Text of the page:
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Petitioner Anita Mangila, a resident of Pampanga, is a single proprietor exporting sea foods and doing business under the name and style of Seafoods Products. Private respondent Loreta Guina is single proprietor providing freight forwarding service doing business as Air Swift International, with office address in Pasay.
Mangila contracted the freight forwarding services of Guina for shipment of sea food products to Guam where Mangila maintains an outlet. Mangila agreed to pay Guina cash on delivery. On the first shipment, Mangila requested for seven days within which to pay Guina. However, for the next three shipments, Mangila failed to pay Guina the shipping charges. Despite several demands, Mangila never paid Guina. Thus, Guina filed before the Regional Trial Court of Pasay City a case for collection of sum of money.
Mangila filed a Motion to Dismiss on the ground of improper venue. Guina’s invoice for the freight forwarding service stipulates that if court litigation becomes necessary to enforce collection, the agreed venue for such action is Makati. Guina filed an Opposition asserting that although Makati appears as the stipulated venue, the same was merely an inadvertence by the printing press. Moreover, Guina claimed that Mangila knew that Guina was holding office in Pasay City and not in Makati.
The trial court, finding credence in private respondents assertion, denied the Motion to Dismiss and allowed the case to proceed.
The trial court thereafter ruled in favor of Guina, ordering Mangila to pay her outstanding balance.
W/N there was improper venue.
The case should be dismissed for improper venue, but not for the reason stated by Mangila.
Mangila raised the issue of improper venue due to the stipulation in the invoice that any litigation’s agreed venue is Makati. However, the stipulation does not limit the venue exclusively to Makati.
Nevertheless, Pasay is not the proper venue for this case.
Under the Rules of Court, venue in personal actions is where the defendant or any of the defendants resides or may be found, or where the plaintiff or any of the plaintiffs resides, at the election of the plaintiff. The exception to this rule is when the parties agree on an exclusive venue other than the places mentioned in the rules. But, as discussed, this exception is not applicable in this case. Hence, following the general rule, the case may be brought in the place of residence of the plaintiff or defendant, at the election of the plaintiff.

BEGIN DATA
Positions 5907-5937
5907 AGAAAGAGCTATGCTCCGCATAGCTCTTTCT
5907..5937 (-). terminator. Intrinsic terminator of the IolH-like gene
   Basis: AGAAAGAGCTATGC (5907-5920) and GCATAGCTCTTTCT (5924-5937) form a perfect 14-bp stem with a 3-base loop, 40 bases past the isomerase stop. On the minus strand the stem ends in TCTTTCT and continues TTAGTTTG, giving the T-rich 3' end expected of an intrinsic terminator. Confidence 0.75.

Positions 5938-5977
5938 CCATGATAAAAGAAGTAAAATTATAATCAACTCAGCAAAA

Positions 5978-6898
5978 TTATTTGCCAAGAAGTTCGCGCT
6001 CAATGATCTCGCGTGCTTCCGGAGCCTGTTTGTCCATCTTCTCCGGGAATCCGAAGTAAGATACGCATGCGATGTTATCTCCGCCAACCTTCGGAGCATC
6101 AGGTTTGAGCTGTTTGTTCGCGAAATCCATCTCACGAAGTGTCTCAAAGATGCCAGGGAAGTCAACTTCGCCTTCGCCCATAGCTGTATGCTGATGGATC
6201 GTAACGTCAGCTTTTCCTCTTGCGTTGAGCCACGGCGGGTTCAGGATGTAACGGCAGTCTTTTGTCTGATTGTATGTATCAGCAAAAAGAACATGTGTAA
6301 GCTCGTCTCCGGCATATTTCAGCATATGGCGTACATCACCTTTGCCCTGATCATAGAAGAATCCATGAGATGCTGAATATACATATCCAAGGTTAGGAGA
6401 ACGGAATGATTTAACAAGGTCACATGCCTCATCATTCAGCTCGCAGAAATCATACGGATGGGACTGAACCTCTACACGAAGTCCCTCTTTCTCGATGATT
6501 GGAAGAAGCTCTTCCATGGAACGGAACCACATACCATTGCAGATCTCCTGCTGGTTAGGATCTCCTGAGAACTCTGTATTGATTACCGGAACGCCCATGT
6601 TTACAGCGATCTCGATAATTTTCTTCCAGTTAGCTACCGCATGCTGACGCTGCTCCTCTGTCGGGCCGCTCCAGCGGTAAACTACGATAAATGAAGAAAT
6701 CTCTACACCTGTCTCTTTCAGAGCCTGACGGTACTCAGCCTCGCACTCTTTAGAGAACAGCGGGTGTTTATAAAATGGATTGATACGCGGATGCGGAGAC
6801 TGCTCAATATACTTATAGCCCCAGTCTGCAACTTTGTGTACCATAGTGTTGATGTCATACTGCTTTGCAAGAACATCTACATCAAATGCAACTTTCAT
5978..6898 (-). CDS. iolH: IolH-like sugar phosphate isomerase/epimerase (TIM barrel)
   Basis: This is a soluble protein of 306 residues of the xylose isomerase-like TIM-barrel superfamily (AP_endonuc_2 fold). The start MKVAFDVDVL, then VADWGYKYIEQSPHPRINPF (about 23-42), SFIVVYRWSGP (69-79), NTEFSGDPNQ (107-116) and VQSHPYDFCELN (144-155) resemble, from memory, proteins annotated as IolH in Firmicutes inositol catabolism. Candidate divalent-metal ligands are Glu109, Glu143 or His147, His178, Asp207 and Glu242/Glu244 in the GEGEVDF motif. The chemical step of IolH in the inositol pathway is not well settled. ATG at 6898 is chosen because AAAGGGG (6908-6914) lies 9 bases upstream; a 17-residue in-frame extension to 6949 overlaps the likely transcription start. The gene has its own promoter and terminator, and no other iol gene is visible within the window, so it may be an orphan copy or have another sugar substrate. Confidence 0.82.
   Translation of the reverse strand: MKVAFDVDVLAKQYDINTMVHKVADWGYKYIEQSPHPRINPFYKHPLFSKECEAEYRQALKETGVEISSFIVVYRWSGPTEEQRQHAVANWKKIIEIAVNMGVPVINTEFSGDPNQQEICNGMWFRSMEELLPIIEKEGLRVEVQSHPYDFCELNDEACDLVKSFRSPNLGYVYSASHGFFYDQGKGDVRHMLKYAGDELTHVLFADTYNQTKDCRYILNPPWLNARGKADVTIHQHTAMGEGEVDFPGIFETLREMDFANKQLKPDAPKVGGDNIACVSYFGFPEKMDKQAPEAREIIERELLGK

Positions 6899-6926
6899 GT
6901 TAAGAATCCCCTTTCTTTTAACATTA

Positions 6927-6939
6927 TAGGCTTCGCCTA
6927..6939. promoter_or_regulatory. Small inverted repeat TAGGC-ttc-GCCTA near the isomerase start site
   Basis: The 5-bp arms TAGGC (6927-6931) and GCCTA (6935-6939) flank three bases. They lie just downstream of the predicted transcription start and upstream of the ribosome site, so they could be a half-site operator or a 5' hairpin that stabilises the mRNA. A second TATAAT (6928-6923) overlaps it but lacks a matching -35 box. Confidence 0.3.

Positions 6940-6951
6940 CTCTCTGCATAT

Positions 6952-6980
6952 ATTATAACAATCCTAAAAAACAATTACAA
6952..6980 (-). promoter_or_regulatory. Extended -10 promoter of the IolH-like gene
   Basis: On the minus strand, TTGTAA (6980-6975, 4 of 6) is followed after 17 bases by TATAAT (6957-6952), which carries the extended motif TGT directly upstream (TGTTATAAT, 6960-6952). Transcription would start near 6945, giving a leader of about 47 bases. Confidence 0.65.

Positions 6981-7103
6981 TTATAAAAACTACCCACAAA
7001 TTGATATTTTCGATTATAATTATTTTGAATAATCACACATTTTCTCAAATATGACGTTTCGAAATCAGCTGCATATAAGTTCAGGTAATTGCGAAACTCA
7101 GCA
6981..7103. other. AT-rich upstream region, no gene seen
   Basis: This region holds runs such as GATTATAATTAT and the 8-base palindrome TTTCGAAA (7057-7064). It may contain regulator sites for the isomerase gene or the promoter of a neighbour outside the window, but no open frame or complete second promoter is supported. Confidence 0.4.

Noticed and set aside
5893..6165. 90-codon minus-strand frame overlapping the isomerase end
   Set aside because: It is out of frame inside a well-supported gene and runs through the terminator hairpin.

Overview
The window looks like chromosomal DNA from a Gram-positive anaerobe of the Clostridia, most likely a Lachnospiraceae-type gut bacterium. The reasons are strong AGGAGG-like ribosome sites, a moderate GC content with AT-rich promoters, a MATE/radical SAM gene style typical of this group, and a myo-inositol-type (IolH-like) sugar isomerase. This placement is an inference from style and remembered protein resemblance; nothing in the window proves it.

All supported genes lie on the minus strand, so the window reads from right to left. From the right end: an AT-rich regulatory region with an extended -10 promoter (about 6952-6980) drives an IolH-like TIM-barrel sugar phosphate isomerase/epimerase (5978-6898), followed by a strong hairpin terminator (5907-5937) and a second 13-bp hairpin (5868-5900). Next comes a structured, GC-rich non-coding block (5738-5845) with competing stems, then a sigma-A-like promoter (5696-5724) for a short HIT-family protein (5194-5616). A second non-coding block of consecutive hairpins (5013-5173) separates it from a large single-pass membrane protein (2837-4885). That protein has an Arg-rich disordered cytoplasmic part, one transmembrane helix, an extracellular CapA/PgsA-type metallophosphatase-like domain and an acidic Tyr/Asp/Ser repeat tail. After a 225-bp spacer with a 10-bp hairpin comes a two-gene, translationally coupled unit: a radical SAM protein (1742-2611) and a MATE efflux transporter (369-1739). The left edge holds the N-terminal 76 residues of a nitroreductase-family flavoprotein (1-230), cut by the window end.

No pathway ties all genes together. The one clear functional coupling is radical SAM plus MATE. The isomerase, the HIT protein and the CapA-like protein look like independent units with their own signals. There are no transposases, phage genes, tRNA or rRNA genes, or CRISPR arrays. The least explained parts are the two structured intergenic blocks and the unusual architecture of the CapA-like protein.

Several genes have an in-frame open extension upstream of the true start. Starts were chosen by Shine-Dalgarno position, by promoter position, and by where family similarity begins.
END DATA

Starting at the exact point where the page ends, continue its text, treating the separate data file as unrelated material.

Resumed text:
In the instant case, the residence of Guina was not alleged in the complaint. Rather, what was alleged was the postal address of her sole proprietorship, Air Swift International. It was only during trial that she mentioned her residence to be in Paranaque City.
In the instant case, it was established in the lower court that petitioner resides in San Fernando, Pampanga while private respondent resides in Paranaque City. However, this case was brought in Pasay City, where the business of Guina is found. This would have been permissible had Guina’s business been a corporation. However, as Guina admitted in her Complaint in the trial court, her business is a sole proprietorship, and as such, does not have a separate juridical personality that could enable it to file a suit in court. In fact, there is no law authorizing sole proprietorships to file a suit in court.
A sole proprietorship does not possess a juridical personality separate and distinct from the personality of the owner of the enterprise. The law merely recognizes the existence of a sole proprietorship as a form of business organization conducted for profit by a single individual and requires its proprietor or owner to secure licenses and permits, register its business name, and pay taxes to the national government. The law does not vest a separate legal personality on the sole proprietorship or empower it to file or defend an action in court.
Thus, not being vested with legal personality to file this case, Air Swift International is not the plaintiff in this case but rather Loreta Guina in her personal capacity.